Actor Jacob Vargas had never read a script that combined aspects of science fiction with the economic drawbacks of Mexico. That’s why a film like “Sleep Dealer,” he says, spoke to him on so many levels.

“Sleep Dealer,” which was just released on DVD Sept. 8, tells the story of Memo Cruz (Luis Fernando Peña), a young man who hopes to make a living in Tijuana by physically plugging into a computer system that allows workers to do labor in the U.S. without leaving Mexico.

Vargas, 38, who has been in such films as “Death Race,” “Jarhead,” and “Traffic,” plays Rudy Ramirez, a rookie drone pilot on the hunt for Memo, who he mistakes as a terrorist.

Do you hope a new audience will find “Sleep Dealer” now that it’s on DVD?

Yeah, I don’t think it was really given an opportunity to find an audience [in theaters]. Films are usually given a two-week window unless it’s a big studio film and it’s on 4,000 screens. “Sleep Dealer” is a special kind of movie that has been relying on word of mouth. I believe that it’s a good film and will actually find an audience. It’s really unique.

Was that the reason you decided to take the role? It’s a story about immigration, but it has this wild sci-fi twist.

Oh, yeah. I’m Mexicano so I always have a special place in my heart for these kinds of stories. My father came from Mexico with nothing in his pockets to make something of himself in the U.S. That struggle to survive and find yourself has always been in me. But I also liked the sci-fi aspect to it. I had never seen a futuristic film set in a place like Tijuana or a border town. I’ve been to Tijuana many times as a kid. In Mexico you see this dichotomy. You see the poverty. I thought seeing the technology mixed in with that was pretty neat. I thought it was a very ambitious script with very limited resources. I had to see what [director Alex Rivera] could do with it.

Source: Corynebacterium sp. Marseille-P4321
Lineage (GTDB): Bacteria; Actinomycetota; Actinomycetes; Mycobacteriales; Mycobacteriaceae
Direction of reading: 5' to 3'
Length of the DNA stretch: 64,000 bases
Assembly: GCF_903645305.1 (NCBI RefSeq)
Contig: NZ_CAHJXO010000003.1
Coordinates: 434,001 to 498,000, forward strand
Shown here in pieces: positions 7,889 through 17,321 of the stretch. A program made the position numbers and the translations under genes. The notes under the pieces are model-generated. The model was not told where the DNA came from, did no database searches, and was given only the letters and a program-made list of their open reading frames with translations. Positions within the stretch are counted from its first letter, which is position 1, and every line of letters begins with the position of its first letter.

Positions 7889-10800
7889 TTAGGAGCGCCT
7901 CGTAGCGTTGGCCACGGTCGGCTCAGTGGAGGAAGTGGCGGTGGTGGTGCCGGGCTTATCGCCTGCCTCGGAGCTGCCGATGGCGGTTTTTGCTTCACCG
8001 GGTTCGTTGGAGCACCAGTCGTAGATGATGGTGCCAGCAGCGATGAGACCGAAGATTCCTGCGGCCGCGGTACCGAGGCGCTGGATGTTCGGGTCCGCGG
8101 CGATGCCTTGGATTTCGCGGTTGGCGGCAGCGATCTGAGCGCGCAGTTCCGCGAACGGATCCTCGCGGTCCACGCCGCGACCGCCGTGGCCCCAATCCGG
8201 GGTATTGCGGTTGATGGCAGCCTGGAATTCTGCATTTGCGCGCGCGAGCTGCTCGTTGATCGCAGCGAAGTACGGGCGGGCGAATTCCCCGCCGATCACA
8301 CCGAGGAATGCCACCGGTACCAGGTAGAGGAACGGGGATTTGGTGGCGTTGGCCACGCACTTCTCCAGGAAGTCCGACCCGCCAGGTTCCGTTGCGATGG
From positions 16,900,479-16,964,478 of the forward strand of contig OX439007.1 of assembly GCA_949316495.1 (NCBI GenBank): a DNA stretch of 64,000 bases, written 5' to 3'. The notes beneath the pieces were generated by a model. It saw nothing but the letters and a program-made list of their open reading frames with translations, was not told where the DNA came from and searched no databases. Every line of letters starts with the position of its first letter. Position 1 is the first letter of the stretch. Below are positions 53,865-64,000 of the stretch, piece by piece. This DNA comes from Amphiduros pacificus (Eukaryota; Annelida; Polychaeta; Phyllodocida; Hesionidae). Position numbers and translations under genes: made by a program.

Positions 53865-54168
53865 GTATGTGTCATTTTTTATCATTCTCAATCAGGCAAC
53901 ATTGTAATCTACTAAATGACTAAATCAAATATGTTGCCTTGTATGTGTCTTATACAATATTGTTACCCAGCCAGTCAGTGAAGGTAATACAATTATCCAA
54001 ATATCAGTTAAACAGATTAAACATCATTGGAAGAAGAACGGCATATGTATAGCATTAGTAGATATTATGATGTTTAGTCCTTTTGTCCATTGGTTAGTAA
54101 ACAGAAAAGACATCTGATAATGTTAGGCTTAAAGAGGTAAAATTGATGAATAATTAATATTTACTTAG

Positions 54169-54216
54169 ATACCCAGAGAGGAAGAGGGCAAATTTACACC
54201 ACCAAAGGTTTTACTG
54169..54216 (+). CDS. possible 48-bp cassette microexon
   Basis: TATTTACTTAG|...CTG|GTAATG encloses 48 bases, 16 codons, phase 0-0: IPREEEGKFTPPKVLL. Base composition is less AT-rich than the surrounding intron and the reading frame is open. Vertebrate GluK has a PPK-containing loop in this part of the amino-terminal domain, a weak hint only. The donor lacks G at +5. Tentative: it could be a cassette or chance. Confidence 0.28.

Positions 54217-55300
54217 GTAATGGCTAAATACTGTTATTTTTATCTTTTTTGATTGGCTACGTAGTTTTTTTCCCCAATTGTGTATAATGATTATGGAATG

In the film, Memo has this idea that the world is a bigger place than he knows so he decides to go out an explore it. When did you realize that the world extended farther than your backyard?

I was very blessed to discover acting at a young age. At 12 years old I was discovered break dancing in a school yard. When I began acting, I started traveling more to different states and countries. It really opened the world to me. If it wasn’t for acting, I don’t know if I ever would have left Pacoima, [CA].

And now as an actor who is pretty well-established, where do you like to go to escape from everything?

My escape for me is just spending time with my daughter. She is four years old so in a way I’m living my childhood through her. I just love watching her face when she discovers something new. This summer, I taught her how to ride a bike with no training wheels. I taught her how to throw a football and a Frisbee. We flew a kite. I had a blast. That was my escape from everything.

The idea that immigrants are doing the work that Americans don’t want to do is touched on in “Sleep Dealer” a bit. Do you think that is true?

I grew up with an immigrant family. I was an immigrant myself. I was born Michoacan. When my father came to the U.S. with his brother they were able to get work and save money to get the entire family to come over. By the time we came to the U.S. my father already had a house and steady work. He did things that nobody else wanted to do, so I agree. In this country, they love our food, they love our music, but they just don’t love us. I love that line in the movie that says, “You can get all of the work without the workers.”

Have you personally kept up with technology in your life?

I know I’m way behind because I had my MySpace set up by my 14-year-old nephew. I can’t even keep up anymore with the Twitter thing and Facebook and MySpace. It seems like in order to keep up these days you have to have a PDA connected to you. Sometimes I think technology works against us as well. What I liked about the film was how it showed how technology could bring us together but at the same time separates us.

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